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Online degree just as sweet for teen

• Canyon Country teen graduates from cybercharter school

Posted: June 14, 2008 2:03 a.m.
Updated: August 15, 2008 5:03 a.m.

Valedictorian Harini Kompella holds up her high school diploma. She is a member of the first graduating class of the online Insight School of California/ Los Angeles County.

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When Harini Kompella wants to visit her high school alma mater, all she has to do is walk over to her computer and point and click.

The 17-year-old Canyon Country resident recently graduated from Insight School of California-Los Angeles, a public cybercharter high school that just opened last fall.

A commencement ceremony was held for the first graduating class June 7, and Harini served as valedictorian of the small class of 2008. Her grade point average is 4.3.

"It was basically like regular school - we had assignments and projects and tests, except we just did everything online," Harini said.

"It required a lot more time management, because we didn't have anyone standing over us telling us what to do, and no bell rang to tell us to go to class."

Harini opted for cyber-school after health issues sidelined her from Golden Valley High School. A bout with mononucleosis damaged her inner ear, causing frequent fainting episodes.

"I would faint all the time, especially at school," she said. "I was going to Golden Valley, but I kept missing school and I was getting behind."

Harini heard about Insight, which has online high schools across the country, and since it offers honors and advanced-placement courses, she decided it was just the challenge she was looking for. She signed up the summer after her junior year.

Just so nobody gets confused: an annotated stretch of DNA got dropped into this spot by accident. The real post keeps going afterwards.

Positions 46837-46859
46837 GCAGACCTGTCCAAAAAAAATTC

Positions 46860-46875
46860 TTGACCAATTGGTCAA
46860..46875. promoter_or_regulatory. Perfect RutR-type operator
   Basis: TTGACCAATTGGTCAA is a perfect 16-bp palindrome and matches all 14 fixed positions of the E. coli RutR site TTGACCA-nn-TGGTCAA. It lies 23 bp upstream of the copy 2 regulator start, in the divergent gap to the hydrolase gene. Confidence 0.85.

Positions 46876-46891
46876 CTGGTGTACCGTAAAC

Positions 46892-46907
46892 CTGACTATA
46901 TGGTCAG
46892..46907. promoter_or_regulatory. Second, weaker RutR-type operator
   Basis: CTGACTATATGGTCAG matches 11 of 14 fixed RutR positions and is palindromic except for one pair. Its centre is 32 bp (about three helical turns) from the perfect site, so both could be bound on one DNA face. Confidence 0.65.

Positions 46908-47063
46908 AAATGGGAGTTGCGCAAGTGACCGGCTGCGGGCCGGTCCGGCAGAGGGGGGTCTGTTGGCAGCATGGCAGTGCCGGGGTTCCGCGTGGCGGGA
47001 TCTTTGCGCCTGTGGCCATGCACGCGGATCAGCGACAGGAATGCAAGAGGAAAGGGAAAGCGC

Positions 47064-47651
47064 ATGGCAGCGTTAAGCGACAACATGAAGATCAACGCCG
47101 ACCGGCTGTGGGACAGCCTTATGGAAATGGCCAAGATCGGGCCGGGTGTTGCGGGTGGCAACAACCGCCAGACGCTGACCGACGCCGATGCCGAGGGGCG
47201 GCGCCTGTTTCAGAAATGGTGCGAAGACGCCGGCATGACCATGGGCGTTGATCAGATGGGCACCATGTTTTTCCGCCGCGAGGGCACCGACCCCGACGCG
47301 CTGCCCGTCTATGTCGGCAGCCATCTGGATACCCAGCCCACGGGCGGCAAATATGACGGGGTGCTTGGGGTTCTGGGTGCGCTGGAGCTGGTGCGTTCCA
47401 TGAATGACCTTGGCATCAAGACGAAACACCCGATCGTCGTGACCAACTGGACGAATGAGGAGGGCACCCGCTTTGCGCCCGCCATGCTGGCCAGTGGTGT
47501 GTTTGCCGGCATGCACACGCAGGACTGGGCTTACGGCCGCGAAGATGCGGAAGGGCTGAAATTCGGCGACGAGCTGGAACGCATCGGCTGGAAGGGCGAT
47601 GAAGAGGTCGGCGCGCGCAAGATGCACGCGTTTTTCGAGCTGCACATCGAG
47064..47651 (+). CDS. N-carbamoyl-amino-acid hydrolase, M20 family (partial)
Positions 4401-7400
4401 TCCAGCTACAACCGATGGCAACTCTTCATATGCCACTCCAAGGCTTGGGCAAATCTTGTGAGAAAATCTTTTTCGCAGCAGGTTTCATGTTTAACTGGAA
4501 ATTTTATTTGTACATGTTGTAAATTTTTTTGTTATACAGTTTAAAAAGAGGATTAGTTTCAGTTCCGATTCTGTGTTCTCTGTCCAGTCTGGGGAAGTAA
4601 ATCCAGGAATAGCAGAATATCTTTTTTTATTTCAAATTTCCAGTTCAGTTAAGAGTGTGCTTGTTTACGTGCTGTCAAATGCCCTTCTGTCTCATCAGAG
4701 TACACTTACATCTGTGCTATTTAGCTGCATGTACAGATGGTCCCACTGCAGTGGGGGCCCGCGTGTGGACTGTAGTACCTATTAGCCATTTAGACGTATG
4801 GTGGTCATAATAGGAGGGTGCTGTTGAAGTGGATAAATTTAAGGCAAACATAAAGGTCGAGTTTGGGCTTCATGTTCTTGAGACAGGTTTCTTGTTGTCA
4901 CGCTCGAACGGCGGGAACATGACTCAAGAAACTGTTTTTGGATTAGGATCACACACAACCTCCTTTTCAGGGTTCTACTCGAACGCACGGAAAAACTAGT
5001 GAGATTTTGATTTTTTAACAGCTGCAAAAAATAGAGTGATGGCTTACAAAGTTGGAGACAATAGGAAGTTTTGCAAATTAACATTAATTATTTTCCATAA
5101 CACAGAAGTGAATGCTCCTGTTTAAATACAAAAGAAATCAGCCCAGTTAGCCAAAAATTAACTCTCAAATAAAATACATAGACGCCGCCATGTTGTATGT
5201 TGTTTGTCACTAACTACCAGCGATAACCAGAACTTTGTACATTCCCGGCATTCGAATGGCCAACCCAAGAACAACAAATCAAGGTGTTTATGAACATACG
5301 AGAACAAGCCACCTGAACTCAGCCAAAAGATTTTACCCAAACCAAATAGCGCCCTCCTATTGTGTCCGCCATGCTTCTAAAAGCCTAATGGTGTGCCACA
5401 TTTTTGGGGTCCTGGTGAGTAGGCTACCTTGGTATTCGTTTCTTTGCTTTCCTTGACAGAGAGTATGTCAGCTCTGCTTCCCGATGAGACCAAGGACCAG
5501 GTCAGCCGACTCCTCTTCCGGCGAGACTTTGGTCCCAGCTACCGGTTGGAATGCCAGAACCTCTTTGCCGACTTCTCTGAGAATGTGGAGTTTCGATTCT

"They have a live classroom once a week with a teacher, and we could talk to the teacher through a microphone," she said. "It was like a regular classroom, because you could talk to other students, too."

Insight also offers clubs and extracurricular activities for its students.

"Even though it was an online school, I was able to form really strong bonds with the teachers and the other students," Harini said. "I never felt alone in that school."

The time-management skills she learned better prepared her for college than a traditional school might have, she said.

"It's not for everyone - you have to be highly motivated and willing to put in the work, but I would recommend it for students who have tried a traditional school and it didn't work for them," Harini said.

The graduation ceremony took place at Embassy Suites in Valencia after the graduates spent the day together at Six Flags Magic Mountain. About 75 people attended the ceremony, which included dinner and a speech by Harini about the obstacles she overcame to graduate.

"It was really nice to be with everyone for the last time," she said. "It was something I'll never forget."





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